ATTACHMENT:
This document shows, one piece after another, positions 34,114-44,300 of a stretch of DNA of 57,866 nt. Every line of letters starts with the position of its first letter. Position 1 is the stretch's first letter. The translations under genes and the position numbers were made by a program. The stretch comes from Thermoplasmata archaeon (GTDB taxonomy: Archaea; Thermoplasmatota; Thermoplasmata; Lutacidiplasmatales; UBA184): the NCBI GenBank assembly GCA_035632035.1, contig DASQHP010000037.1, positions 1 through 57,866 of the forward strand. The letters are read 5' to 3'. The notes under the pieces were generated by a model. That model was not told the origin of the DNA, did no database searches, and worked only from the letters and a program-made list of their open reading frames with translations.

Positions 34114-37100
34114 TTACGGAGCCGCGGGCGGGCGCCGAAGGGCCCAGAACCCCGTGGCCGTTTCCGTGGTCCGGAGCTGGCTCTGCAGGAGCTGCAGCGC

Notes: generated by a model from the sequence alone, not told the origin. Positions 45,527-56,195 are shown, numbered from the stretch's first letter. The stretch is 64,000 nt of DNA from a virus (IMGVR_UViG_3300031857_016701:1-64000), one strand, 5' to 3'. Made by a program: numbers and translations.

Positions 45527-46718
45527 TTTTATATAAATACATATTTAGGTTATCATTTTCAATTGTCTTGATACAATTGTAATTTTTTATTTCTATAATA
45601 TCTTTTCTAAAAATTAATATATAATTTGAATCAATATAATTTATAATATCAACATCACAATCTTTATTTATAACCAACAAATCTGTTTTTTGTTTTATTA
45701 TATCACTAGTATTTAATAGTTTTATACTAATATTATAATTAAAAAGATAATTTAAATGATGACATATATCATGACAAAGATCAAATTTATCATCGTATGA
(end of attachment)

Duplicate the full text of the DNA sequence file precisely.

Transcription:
This document shows, one piece after another, positions 34,114-44,300 of a stretch of DNA of 57,866 nt. Every line of letters starts with the position of its first letter. Position 1 is the stretch's first letter. The translations under genes and the position numbers were made by a program. The stretch comes from Thermoplasmata archaeon (GTDB taxonomy: Archaea; Thermoplasmatota; Thermoplasmata; Lutacidiplasmatales; UBA184): the NCBI GenBank assembly GCA_035632035.1, contig DASQHP010000037.1, positions 1 through 57,866 of the forward strand. The letters are read 5' to 3'. The notes under the pieces were generated by a model. That model was not told the origin of the DNA, did no database searches, and worked only from the letters and a program-made list of their open reading frames with translations.

Positions 34114-37100
34114 TTACGGAGCCGCGGGCGGGCGCCGAAGGGCCCAGAACCCCGTGGCCGTTTCCGTGGTCCGGAGCTGGCTCTGCAGGAGCTGCAGCGC

Notes: generated by a model from the sequence alone, not told the origin. Positions 45,527-56,195 are shown, numbered from the stretch's first letter. The stretch is 64,000 nt of DNA from a virus (IMGVR_UViG_3300031857_016701:1-64000), one strand, 5' to 3'. Made by a program: numbers and translations.

Positions 45527-46718
45527 TTTTATATAAATACATATTTAGGTTATCATTTTCAATTGTCTTGATACAATTGTAATTTTTTATTTCTATAATA
45601 TCTTTTCTAAAAATTAATATATAATTTGAATCAATATAATTTATAATATCAACATCACAATCTTTATTTATAACCAACAAATCTGTTTTTTGTTTTATTA
45701 TATCACTAGTATTTAATAGTTTTATACTAATATTATAATTAAAAAGATAATTTAAATGATGACATATATCATGACAAAGATCAAATTTATCATCGTATGA